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Great Western Trail creator’s strategy game Maracaibo is coming to mobile later this year


Maracaibo, last year’s strategy game about trading in the Caribbean by Great Western Trail designer Alexander Pfister, will see a release on mobile later this year.

Marcaibo is set in the 17th century, and casts players as sailors crossing the Caribbean seas to deliver goods to various ports in order to boost their influence with three different nations.

Along the way, players can upgrade their ship to make it more efficient, as well as fending off attacking pirates who threaten their routes.

Players control their ships by playing cards, moving around the central board in a circular route to arrive at each city tile and perform the related actions.

There are several routes to victory, with the game lasting four rounds - although each round can have a variable length based on the players’ actions. Play time is approximately 40 minutes per player.

The upcoming app will stick closely to the original board game, offering both a standard play mode and a campaign mode that gradually introduces more advanced tiles over multiple playthroughs.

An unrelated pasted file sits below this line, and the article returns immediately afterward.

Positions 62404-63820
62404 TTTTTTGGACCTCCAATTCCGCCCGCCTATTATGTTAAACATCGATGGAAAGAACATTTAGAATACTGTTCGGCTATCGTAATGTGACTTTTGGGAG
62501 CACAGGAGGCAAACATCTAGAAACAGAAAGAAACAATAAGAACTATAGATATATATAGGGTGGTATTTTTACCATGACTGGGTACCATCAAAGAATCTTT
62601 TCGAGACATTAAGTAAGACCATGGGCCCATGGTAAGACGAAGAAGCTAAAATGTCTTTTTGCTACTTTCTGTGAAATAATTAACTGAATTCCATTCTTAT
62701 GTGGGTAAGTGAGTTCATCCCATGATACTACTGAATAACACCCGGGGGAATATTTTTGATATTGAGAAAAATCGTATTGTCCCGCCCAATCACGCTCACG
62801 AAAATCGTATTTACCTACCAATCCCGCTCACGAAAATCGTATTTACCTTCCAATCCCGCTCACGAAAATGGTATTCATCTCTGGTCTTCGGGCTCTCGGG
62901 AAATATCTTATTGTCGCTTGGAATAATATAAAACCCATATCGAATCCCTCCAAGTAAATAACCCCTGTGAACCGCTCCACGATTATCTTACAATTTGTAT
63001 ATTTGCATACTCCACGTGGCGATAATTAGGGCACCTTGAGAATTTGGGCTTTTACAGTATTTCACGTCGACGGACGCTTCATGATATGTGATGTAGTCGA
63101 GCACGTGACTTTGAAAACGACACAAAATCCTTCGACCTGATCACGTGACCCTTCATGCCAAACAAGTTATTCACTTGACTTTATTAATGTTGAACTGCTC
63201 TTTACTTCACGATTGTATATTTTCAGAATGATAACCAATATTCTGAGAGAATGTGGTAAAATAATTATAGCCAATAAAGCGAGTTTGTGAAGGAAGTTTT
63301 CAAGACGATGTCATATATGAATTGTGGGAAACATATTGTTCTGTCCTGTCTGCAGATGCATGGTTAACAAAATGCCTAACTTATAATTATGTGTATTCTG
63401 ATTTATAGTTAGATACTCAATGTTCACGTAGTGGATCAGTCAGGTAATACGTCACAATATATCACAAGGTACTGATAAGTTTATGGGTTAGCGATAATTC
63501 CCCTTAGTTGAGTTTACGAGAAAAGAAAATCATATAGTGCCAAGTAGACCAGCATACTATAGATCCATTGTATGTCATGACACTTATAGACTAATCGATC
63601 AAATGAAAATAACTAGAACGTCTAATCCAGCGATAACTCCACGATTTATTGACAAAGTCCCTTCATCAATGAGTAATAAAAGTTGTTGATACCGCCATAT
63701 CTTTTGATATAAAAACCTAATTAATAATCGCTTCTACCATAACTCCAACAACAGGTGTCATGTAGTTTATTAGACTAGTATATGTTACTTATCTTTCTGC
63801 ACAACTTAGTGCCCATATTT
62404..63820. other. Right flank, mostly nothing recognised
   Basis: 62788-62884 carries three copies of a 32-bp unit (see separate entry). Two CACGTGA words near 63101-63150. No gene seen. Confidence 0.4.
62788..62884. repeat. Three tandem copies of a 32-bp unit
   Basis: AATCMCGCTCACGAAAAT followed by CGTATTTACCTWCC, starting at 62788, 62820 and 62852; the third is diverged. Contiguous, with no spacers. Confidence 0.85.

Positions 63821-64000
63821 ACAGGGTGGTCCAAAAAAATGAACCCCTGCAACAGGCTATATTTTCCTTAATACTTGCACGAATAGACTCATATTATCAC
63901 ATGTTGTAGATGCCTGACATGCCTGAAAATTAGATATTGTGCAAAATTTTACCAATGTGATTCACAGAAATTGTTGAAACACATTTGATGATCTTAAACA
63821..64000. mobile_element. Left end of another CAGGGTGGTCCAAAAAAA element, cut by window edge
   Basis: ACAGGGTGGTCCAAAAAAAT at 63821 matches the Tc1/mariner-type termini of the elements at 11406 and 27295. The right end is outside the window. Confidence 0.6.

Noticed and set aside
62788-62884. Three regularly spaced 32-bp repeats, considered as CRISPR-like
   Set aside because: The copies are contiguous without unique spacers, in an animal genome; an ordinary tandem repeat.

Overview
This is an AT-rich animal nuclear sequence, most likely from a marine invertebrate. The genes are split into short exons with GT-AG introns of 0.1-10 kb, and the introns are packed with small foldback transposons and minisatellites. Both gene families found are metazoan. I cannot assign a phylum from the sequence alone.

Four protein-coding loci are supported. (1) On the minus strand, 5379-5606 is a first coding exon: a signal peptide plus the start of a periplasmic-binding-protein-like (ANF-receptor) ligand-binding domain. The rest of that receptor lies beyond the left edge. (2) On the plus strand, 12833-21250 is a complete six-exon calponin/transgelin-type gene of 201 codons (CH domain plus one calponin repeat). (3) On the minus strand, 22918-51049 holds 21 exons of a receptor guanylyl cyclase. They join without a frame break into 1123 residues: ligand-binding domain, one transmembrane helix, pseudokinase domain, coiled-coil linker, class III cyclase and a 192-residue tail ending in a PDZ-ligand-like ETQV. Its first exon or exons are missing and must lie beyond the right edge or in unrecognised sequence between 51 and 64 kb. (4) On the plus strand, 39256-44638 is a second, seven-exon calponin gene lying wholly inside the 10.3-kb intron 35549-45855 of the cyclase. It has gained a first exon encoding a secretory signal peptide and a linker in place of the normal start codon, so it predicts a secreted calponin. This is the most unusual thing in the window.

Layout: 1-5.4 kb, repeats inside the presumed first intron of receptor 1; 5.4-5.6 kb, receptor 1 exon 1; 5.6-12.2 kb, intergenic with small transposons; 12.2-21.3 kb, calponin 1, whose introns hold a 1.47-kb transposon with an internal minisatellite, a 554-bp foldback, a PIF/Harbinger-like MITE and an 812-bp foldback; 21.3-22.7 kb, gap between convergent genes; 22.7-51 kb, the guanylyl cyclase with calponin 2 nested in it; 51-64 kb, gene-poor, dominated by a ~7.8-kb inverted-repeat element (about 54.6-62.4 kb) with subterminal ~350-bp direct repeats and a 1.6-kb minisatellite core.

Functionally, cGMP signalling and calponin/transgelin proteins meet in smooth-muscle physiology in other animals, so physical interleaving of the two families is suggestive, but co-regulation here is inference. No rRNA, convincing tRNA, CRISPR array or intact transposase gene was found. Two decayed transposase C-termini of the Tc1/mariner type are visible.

Marcaibo’s app can be played with up to four people in pass-and-play local multiplayer, or in a solo mode with up to three game-controlled opponents based on the tabletop game’s automa AI. A full tutorial will be included, and the opponents will feature three difficulty levels.

The upcoming app is being developed by Spiralburst Studio, the indie outlet behind digital word game Hexicon and board game recommendation app Good Game Shelf, in partnership with publishers Capstone Games and Game’s Up, as well as Pfister.

Maracaibo Digital is slated for release on iOS and Android in Q2 2020, with both phones and tablets said to be supported. No PC release has been announced.

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Matt Jarvis avatar

Matt Jarvis


After starting his career writing about music, films and video games for various places, Matt spent many years as a technology, PC and video game journalist before writing about tabletop games as the editor of Tabletop Gaming magazine. He joined Dicebreaker as editor-in-chief in 2019, and has been trying to convince the rest of the team to play Diplomacy since.